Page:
Abstract

Look at the world around you, virtually every single product in that room, every single service you interact with, every app you open, has historically been designed by a group of homogenous designers. What would the world look like if we had a more diverse group of designers in the driver’s seat? To tackle that challenge I worked with Act in Africa, a business accelerator based in Zimbabwe, to design and lead a program that gave unemployed Zimbabweans the tools and opportunities to become design researchers and to shift who held the power to design and world-shape in their society. The program pushed the participants to go from learner to leader within a month. We worked on a local challenge, ‘How might we improve public transport in Harare?’ as a way for them to rapidly learn design research skills and apply their skills to their context. We then worked with major local corporate clients in a design sprint where the researchers practiced their skills and ran a real consulting project. We are running a version two of the program this year and planning a scale-up to Zambia design research; training; decolonizing design; community design.

Keywords

Design research; training; decolonizing design; community design

Creative Commons License

Creative Commons Attribution-Noncommercial 4.0 License
This work is licensed under a Creative Commons Attribution-Noncommercial 4.0 License

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Jun 4th, 12:00 AM

Designing to Shift Power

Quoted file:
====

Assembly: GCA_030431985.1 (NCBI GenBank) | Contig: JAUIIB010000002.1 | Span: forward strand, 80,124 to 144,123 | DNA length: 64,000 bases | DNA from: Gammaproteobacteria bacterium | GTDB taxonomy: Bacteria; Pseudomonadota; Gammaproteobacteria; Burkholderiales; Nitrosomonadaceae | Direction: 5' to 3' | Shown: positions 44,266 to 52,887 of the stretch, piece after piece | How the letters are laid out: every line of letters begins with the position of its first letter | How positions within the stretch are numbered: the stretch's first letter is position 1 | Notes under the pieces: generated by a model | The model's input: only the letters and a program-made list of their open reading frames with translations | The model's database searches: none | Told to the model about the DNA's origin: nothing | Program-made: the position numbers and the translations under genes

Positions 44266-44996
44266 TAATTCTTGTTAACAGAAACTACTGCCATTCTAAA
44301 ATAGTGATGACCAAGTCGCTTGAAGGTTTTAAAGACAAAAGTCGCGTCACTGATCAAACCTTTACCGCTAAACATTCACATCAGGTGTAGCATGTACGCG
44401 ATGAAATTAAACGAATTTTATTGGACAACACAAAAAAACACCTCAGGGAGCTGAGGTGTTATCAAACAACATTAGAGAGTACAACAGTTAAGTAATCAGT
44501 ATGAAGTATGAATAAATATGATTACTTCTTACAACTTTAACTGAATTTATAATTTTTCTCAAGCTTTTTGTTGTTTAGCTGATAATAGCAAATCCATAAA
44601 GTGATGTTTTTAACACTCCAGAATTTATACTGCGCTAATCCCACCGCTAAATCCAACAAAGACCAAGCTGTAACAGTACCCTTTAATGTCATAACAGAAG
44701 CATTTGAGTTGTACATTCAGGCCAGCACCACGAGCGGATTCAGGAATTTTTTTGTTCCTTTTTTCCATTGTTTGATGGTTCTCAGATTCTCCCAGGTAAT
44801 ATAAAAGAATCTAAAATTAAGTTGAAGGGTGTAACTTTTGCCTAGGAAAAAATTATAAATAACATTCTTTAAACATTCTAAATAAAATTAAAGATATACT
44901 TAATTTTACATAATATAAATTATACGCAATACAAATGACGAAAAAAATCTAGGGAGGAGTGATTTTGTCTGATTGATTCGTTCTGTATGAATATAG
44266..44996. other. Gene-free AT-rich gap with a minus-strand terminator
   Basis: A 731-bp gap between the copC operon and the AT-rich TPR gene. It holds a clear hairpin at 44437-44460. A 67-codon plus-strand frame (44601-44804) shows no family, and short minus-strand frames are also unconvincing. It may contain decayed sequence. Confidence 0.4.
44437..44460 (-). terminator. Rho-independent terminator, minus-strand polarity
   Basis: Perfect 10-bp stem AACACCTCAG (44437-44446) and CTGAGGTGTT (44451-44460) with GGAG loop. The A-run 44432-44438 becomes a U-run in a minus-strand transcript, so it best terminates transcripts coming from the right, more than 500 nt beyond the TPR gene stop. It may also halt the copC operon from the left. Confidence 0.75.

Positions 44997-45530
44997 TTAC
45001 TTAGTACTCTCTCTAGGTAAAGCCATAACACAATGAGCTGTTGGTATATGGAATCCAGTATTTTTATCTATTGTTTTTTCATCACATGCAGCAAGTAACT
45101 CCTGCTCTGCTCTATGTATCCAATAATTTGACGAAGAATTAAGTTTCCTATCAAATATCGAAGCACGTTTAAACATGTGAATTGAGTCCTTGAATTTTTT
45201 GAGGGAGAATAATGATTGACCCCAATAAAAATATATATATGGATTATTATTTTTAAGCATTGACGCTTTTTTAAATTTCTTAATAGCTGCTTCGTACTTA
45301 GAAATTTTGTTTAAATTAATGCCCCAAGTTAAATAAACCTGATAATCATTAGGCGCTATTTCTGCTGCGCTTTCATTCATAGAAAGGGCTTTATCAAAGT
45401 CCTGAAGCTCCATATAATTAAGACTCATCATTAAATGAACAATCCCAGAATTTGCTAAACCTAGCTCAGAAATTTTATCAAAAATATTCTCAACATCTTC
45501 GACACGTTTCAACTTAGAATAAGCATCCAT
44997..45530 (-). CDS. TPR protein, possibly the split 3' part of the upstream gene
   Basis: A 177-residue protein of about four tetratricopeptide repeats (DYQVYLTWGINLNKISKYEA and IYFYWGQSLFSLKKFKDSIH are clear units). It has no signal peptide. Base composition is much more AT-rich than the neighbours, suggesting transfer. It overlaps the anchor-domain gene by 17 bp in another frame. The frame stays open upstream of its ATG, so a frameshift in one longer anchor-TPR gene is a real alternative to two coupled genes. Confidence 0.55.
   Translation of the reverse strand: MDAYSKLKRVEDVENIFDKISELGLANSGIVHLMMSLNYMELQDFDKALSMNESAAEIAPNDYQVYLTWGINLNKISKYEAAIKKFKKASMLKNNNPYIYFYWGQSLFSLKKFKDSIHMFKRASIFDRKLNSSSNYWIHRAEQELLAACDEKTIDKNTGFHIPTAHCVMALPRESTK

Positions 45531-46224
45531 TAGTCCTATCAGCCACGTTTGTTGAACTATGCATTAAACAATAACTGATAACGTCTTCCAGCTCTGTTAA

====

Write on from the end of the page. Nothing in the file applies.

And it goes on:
Look at the world around you, virtually every single product in that room, every single service you interact with, every app you open, has historically been designed by a group of homogenous designers. What would the world look like if we had a more diverse group of designers in the driver’s seat? To tackle that challenge I worked with Act in Africa, a business accelerator based in Zimbabwe, to design and lead a program that gave unemployed Zimbabweans the tools and opportunities to become design researchers and to shift who held the power to design and world-shape in their society. The program pushed the participants to go from learner to leader within a month. We worked on a local challenge, ‘How might we improve public transport in Harare?’ as a way for them to rapidly learn design research skills and apply their skills to their context. We then worked with major local corporate clients in a design sprint where the researchers practiced their skills and ran a real consulting project. We are running a version two of the program this year and planning a scale-up to Zambia design research; training; decolonizing design; community design.

 

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